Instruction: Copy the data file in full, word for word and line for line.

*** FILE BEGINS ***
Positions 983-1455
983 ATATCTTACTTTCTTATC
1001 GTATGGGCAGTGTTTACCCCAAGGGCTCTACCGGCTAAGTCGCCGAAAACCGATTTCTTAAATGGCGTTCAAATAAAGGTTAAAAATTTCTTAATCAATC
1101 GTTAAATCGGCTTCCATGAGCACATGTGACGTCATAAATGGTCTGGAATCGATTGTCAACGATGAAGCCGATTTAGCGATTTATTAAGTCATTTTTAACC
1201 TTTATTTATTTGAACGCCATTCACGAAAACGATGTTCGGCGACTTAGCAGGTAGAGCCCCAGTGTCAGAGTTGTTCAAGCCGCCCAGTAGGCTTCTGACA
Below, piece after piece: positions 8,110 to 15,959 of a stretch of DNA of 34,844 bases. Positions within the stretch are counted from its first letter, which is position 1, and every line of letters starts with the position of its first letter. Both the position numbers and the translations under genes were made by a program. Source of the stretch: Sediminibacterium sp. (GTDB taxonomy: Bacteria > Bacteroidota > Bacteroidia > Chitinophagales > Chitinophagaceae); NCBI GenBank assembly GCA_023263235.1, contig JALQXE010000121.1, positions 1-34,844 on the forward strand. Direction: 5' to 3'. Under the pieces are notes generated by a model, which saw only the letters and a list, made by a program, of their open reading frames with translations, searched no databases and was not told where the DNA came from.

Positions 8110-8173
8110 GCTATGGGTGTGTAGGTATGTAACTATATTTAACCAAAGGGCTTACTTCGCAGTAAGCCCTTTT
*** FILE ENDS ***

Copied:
Positions 983-1455
983 ATATCTTACTTTCTTATC
1001 GTATGGGCAGTGTTTACCCCAAGGGCTCTACCGGCTAAGTCGCCGAAAACCGATTTCTTAAATGGCGTTCAAATAAAGGTTAAAAATTTCTTAATCAATC
1101 GTTAAATCGGCTTCCATGAGCACATGTGACGTCATAAATGGTCTGGAATCGATTGTCAACGATGAAGCCGATTTAGCGATTTATTAAGTCATTTTTAACC
1201 TTTATTTATTTGAACGCCATTCACGAAAACGATGTTCGGCGACTTAGCAGGTAGAGCCCCAGTGTCAGAGTTGTTCAAGCCGCCCAGTAGGCTTCTGACA
Below, piece after piece: positions 8,110 to 15,959 of a stretch of DNA of 34,844 bases. Positions within the stretch are counted from its first letter, which is position 1, and every line of letters starts with the position of its first letter. Both the position numbers and the translations under genes were made by a program. Source of the stretch: Sediminibacterium sp. (GTDB taxonomy: Bacteria > Bacteroidota > Bacteroidia > Chitinophagales > Chitinophagaceae); NCBI GenBank assembly GCA_023263235.1, contig JALQXE010000121.1, positions 1-34,844 on the forward strand. Direction: 5' to 3'. Under the pieces are notes generated by a model, which saw only the letters and a list, made by a program, of their open reading frames with translations, searched no databases and was not told where the DNA came from.

Positions 8110-8173
8110 GCTATGGGTGTGTAGGTATGTAACTATATTTAACCAAAGGGCTTACTTCGCAGTAAGCCCTTTT